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STEVE: Okay, we’ll go to the other side of the room. This gentleman in the back row?


Q: Hi. James Rosen, McClatchy Newspapers. Am I correct in remembering that 1910
was the last time that the number of members of the House of Representatives went up to
its current level of 435? That’s part one of the question. Part two is will there be-- Since
the districts keep getting larger, will there be a point where the Census Bureau will have
to consider increasing the number of districts? And that does that require an act of
Congress?


DR. ROBERT GROVES: On the first question, the size of 435 seats was fixed for the
1920 Census. I remind us that the 1920 Census did not lead to a reapportionment of the
1920 House. That was the one decade where the Census was not used for
reapportionment. On your second question, the size of Congress is a matter for Congress.
The Census Bureau has no role in determining or recommending the number of seats.
That’s a matter for the Congress, itself.


STEVE: And I think we have another question on the phone. Operator?


OPERATOR: Adriana Gomez, The El Paso Times.


Q: Yes, I have two quick questions. In New Mexico, there was an undercount-- I’m
sorry, not an undercount, but not a lot of people answered the questionnaire. It was the
lowest responding rate. What did the Census do to make sure that the accurate count--
That New Mexico had the accurate count?


DR. ROBERT GROVES: There are two things. And actually, this is a great question
because it allows me to go over how we do a Census. We do, indeed, mail out or deliver
questionnaires, but that’s the beginning of a process. You can think of that as sort of the
first half of a Census. Any household that did not return the questionnaire we sent them,
was followed up in what we call the non-response follow up step. That amounted to about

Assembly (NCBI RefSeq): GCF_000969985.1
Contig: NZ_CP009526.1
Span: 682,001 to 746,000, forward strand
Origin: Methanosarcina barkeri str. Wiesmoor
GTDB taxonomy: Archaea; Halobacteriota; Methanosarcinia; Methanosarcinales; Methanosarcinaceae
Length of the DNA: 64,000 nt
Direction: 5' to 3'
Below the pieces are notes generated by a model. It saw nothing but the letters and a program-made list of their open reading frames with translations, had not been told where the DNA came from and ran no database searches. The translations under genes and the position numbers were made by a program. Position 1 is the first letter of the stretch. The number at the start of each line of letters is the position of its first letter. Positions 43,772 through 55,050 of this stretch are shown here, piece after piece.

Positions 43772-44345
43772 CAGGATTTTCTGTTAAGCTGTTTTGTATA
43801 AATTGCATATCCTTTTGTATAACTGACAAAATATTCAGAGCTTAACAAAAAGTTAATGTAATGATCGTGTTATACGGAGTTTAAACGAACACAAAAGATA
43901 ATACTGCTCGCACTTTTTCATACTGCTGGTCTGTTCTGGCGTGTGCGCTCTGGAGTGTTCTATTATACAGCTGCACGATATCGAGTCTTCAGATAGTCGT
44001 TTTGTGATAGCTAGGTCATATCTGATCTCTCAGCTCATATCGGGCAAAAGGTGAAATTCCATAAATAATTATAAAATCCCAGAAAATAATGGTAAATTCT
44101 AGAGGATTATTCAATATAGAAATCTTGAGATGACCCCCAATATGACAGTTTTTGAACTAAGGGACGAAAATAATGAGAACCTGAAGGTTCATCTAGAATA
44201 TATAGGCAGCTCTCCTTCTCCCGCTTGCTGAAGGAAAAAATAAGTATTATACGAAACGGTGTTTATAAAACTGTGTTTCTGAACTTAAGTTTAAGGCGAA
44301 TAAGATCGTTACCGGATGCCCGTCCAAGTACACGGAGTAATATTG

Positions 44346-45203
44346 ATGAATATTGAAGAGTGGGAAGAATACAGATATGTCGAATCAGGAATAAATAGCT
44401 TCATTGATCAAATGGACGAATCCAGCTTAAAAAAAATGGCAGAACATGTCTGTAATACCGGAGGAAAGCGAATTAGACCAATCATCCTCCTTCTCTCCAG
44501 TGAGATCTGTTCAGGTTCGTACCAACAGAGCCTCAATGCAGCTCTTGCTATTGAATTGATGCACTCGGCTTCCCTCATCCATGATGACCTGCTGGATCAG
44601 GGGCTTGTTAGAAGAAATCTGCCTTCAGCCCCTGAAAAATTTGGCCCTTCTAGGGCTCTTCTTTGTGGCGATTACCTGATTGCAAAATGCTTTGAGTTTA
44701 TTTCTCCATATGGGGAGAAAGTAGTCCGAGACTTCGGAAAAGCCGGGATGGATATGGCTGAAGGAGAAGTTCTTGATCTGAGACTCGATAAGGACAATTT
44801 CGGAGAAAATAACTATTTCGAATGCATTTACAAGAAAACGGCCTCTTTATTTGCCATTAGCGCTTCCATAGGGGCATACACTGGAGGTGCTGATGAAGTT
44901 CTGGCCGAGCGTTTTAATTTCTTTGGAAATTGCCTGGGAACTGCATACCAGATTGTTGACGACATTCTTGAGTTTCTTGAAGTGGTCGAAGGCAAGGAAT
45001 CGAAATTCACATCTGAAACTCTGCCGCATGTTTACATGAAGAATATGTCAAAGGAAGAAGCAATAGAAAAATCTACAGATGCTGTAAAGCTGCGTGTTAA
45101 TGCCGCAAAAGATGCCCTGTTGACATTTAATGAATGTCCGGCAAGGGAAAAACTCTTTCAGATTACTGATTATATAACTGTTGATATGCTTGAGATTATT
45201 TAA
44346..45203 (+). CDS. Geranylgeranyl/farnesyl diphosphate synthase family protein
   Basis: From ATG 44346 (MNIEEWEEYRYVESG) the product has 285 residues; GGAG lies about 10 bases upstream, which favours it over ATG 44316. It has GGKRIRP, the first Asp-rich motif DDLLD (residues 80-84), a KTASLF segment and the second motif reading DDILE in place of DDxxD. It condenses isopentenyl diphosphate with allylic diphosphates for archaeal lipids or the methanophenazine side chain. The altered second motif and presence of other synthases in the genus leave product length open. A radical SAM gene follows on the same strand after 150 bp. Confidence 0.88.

50-- 47 million households. We knocked on those doors repeatedly. We visited as many
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as six times throughout that process. So the relationship between the mail return rate and
the complete count is really quite a fuzzy one, because we follow up on every household.
At the end of this process, for every household on our master address file, we have a
resolution. We have a population estimate or we have a population count through all of
our processing and data collection. So, the Census, as much as we can know from our
operations, is complete in all those areas.


Q: Thank you.


STEVE: We have another question from our friends in Twitter land. This is from Craig.
Is the female to male ratio changing?


DR. ROBERT GROVES: Well, from these data, as you can tell from the press
conference, we haven’t released counts by gender. We will do that over the coming
months and we can look at this ratio. This is an important ratio for us as statisticians,
because we have the ratio of males to females by age from the vital registration system.
And most people believe those to be pretty good numbers. As soon as we get the same,